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The Consumer Financial Protection Bureau (CFPB) issued a series of orders to five companies offering “buy now, pay later” (BNPL) credit. Orders to collect information on the risks and rewards of these fast-growing loans went to Affirm (NASDAQ: AFRM), Afterpay (NYSE: SQ), Klarna, PayPal (NASDAQ: PYPL) and Zip. The CFPB is concerned about the accumulation of debt, regulatory arbitrage and data collection in a consumer credit market that is already changing rapidly with technology.
“Buy now, pay later is the new version of the old layaway plan, but with modern and faster turns in which the consumer gets the product immediately but also takes on debt immediately,” said CFPB Director Rohit Chopra . “We have directed Affirm, Afterpay, Klarna, PayPal and Zip to submit information so that we can inform the public about industry practices and risks.”
The Buy Now, Pay Later credit is a type of deferred payment option that generally allows the consumer to break a purchase into smaller installments, usually four or less, often with a 25 percent down payment at checkout. The application process is quick, involves relatively little consumer information, and the product is often of no interest. Lenders have touted BNPL as a safer alternative to credit card debt, along with its ability to serve consumers with poor or high-risk credit histories.
Merchants are embracing BNPL programs and are willing to pay typically 3 to 6 percent of the purchase price to businesses, similar to credit card interchange fees, because consumers often buy more and spend more with BNPL. . In fact, BNPL usage has skyrocketed during the COVID-19 pandemic and during the holiday shopping season. More and more Americans are using it, and the most recent Black Friday and Cyber Monday shopping weekend saw massive growth at BNPL. This explosive growth has caught the attention of many investors, including significant venture capital. Big tech companies are also entering the scene.
The law requires the CFPB to monitor consumer financial markets and allows the agency to require market players to submit information to inform this monitoring. The CFPB hopes to publish aggregated findings on the knowledge gained from this research. Today’s orders seek to illuminate the range of these consumer credit products and their underlying business practices. Specifically, the Office is concerned about:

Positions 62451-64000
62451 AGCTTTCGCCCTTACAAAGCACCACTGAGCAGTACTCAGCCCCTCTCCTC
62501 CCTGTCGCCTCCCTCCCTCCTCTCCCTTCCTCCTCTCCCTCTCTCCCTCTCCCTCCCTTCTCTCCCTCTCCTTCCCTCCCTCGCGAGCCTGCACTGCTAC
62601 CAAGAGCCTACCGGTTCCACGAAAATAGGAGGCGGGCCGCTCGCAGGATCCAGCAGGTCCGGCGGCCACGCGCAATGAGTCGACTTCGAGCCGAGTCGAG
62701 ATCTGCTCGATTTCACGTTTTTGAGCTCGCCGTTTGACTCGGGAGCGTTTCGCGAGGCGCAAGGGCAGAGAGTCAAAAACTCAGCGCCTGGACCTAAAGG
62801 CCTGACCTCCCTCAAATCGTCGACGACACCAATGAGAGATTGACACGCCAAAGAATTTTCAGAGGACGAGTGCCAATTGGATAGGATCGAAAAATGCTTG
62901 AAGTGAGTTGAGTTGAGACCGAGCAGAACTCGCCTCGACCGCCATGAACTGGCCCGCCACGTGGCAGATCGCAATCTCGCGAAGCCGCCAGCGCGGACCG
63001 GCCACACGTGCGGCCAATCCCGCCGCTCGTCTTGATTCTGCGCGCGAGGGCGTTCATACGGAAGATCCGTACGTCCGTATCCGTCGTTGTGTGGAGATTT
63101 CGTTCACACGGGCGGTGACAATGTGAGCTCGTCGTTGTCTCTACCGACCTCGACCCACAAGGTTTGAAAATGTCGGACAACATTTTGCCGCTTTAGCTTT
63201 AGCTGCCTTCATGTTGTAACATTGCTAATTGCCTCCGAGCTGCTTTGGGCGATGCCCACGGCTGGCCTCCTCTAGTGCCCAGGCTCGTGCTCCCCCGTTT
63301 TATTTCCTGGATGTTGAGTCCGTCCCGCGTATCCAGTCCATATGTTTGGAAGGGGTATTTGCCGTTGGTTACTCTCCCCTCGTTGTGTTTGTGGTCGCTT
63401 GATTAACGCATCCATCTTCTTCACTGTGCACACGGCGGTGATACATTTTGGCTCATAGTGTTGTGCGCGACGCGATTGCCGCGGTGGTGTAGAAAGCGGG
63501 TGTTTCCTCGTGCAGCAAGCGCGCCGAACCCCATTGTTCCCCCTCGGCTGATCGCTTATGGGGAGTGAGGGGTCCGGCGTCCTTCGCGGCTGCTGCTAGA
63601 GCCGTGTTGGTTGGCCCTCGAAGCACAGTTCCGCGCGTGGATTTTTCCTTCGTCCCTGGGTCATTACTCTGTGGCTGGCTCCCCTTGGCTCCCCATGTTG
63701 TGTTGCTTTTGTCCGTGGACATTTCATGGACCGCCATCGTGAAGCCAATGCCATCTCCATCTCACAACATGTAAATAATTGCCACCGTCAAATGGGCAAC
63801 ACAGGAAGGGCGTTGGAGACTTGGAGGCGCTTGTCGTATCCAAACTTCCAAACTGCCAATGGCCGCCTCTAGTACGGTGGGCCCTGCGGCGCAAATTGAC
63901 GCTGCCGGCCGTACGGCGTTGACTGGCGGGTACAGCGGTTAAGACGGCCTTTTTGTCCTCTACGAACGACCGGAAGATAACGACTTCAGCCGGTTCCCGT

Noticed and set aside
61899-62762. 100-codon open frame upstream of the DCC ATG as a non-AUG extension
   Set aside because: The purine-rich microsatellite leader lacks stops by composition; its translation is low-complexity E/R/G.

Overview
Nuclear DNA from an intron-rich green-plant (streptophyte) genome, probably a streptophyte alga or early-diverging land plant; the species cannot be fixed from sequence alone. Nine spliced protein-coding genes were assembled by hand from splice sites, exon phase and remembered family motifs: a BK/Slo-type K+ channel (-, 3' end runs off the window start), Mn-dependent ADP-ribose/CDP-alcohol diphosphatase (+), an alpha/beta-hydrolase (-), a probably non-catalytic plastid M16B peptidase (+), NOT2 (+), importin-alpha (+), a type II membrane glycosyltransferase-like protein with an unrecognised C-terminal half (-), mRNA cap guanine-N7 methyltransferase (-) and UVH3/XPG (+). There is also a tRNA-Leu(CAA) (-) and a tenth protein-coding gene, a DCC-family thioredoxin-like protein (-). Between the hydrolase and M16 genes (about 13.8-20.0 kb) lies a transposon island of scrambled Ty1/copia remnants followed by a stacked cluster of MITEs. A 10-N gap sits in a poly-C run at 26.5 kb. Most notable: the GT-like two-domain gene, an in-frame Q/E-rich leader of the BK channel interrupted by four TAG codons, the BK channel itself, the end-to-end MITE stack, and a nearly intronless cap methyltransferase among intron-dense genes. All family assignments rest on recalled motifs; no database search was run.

- Accumulated Debt: While old-style installment loans were generally used for occasional large purchases, people can quickly become regular BNPL users for daily discretionary purchases, especially by downloading the easy-to-use apps or installing the plugins from the Web navigator. . If a consumer has multiple purchases at multiple times with multiple companies, it can be difficult to keep track of when payments are scheduled. And when there is not enough money in a consumer’s bank account, this can result in charges from both the consumer’s bank and the BNPL provider. Due to the ease of obtaining these loans, consumers may end up spending more than expected.
- Regulatory arbitration: Some BNPL companies may not be adequately evaluating the consumer protection laws that apply to their products. For example, some BNPL products do not provide certain disclosures, which may be required by some laws. And while the BNPL app may look like a standard credit card payment, the protections that apply to credit cards may not apply to BNPL products. Many BNPL companies do not provide dispute resolution protections available to users of other forms of credit, such as credit cards. And finally, depending on the rules the lender follows, different policies and late fees apply.
- Data collection: BNPL lenders have access to the valuable payment histories of their clients. Some have used this collected data to build closed-loop shopping applications with partner merchants, pushing specific brands and products, often targeting younger audiences. As competitive forces push down the trade discount, lenders will need to find other sources of income to maintain growth and profitability. The Office would like to better understand the practices around data collection, behavioral targeting, data monetization, and the risks they can create for consumers.
The BNPL product has seen international growth and many other countries are also taking a close look at their suppliers. As part of today’s investigation, the Office is working with its international partners in Australia, Sweden, Germany and the United Kingdom, specifically the Financial Conduct Authority. The Office will also coordinate with the rest of the Federal Reserve System, as well as its state partners.